Assembly lead time reduction in a semiconductor capital equipment plant through improved material kitting
Massachusetts Institute of Technology. Department of Mechanical Engineering.
Stephen C. Graves.
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Manufacturing operations were studied at a semiconductor capital equipment manufacturing plant, with an aim to reduce the production time of their longest lead time module. Preliminary analysis was done by observing the assembly and test operations on the production floor, and material handling operations at the warehouse. Detailed time studies were then performed on the assembly and test processes, to establish baseline measurements and to gather in-depth information on the value added and non-value added activities. It was found that 18% of the assembly activities were non-value added activities, 28% of which were related to material handling on the production floor. Based on the analysis a new kit design and kitting process were developed, which enabled parts to arrive from the warehouse in kits specific to each assembly procedure performed on the module. A method of indicating shortages was also proposed. The new design and process also facilitated Just-in-Time ordering and arrival of parts. The new kitting process was piloted, and based on two trial runs it was found that it reduced material handling time on the production floor by 70% and overall time spent on non-value added assembly operations was reduced by 20%.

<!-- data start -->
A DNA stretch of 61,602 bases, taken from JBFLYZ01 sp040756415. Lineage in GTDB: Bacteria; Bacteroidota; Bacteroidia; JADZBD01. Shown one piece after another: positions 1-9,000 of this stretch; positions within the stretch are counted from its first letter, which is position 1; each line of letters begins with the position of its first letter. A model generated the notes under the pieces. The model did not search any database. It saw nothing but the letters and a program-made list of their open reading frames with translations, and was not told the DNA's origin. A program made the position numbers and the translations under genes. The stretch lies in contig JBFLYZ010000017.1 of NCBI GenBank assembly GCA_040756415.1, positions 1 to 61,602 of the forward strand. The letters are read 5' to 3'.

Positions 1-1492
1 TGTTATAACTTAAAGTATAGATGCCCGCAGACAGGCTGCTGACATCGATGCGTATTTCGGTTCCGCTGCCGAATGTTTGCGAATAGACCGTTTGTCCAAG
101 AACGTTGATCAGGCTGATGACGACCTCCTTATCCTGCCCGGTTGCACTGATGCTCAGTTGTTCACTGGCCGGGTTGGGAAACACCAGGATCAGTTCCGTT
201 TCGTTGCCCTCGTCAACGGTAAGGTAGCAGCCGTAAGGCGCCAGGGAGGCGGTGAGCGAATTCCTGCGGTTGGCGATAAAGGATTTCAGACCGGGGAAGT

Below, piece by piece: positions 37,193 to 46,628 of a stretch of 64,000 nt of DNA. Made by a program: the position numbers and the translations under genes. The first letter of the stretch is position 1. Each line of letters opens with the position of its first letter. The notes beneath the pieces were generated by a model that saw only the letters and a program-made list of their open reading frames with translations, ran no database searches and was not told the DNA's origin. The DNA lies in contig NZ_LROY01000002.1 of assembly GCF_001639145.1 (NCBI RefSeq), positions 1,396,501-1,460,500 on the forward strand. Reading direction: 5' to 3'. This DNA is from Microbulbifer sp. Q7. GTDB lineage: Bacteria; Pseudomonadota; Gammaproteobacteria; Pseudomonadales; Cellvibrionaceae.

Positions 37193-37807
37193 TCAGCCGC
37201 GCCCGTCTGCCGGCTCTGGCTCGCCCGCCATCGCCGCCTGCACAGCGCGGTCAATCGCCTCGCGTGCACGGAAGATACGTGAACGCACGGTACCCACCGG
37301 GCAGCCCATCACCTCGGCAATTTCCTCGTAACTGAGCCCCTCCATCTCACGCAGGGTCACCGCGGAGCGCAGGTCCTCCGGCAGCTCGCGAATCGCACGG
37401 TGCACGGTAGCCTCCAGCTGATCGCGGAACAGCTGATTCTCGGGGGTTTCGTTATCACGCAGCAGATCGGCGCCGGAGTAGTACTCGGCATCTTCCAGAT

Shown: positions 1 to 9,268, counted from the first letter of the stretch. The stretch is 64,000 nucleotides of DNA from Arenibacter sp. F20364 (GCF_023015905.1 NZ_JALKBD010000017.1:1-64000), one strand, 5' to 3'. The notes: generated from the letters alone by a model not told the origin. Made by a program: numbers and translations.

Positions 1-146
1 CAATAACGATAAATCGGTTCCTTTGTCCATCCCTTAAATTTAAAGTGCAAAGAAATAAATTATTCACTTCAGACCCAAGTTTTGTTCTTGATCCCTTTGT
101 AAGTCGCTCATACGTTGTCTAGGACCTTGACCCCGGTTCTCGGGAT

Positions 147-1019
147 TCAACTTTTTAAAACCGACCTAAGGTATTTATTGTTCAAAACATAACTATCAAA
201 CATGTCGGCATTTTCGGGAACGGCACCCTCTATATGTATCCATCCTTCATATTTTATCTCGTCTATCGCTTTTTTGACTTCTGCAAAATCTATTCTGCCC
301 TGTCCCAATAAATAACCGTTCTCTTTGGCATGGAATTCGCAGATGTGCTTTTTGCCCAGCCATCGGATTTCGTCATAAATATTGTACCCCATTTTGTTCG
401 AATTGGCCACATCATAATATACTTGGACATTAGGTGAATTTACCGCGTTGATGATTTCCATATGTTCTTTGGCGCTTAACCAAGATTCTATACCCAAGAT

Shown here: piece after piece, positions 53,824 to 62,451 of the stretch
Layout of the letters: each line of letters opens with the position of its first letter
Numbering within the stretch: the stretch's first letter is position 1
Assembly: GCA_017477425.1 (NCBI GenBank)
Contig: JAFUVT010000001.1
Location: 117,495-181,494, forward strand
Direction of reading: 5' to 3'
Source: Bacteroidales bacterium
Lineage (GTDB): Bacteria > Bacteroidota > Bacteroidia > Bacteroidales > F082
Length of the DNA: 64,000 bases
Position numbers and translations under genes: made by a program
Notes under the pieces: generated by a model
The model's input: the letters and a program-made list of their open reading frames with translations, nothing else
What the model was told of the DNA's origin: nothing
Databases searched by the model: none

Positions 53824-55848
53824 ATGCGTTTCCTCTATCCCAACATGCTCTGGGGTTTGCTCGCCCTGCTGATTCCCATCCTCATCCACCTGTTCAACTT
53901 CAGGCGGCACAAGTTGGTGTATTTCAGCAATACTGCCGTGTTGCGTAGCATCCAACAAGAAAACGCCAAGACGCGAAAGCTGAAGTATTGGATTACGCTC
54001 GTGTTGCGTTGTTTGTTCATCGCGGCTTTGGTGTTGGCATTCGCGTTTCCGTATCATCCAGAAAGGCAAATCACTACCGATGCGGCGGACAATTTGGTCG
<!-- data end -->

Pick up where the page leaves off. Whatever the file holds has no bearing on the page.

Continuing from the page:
Thesis: M. Eng. in Manufacturing, Massachusetts Institute of Technology, Department of Mechanical Engineering, 2014.Cataloged from PDF version of thesis.Includes bibliographical references (pages 91-92).
DepartmentMassachusetts Institute of Technology. Department of Mechanical Engineering.; Massachusetts Institute of Technology. Department of Mechanical Engineering
Massachusetts Institute of Technology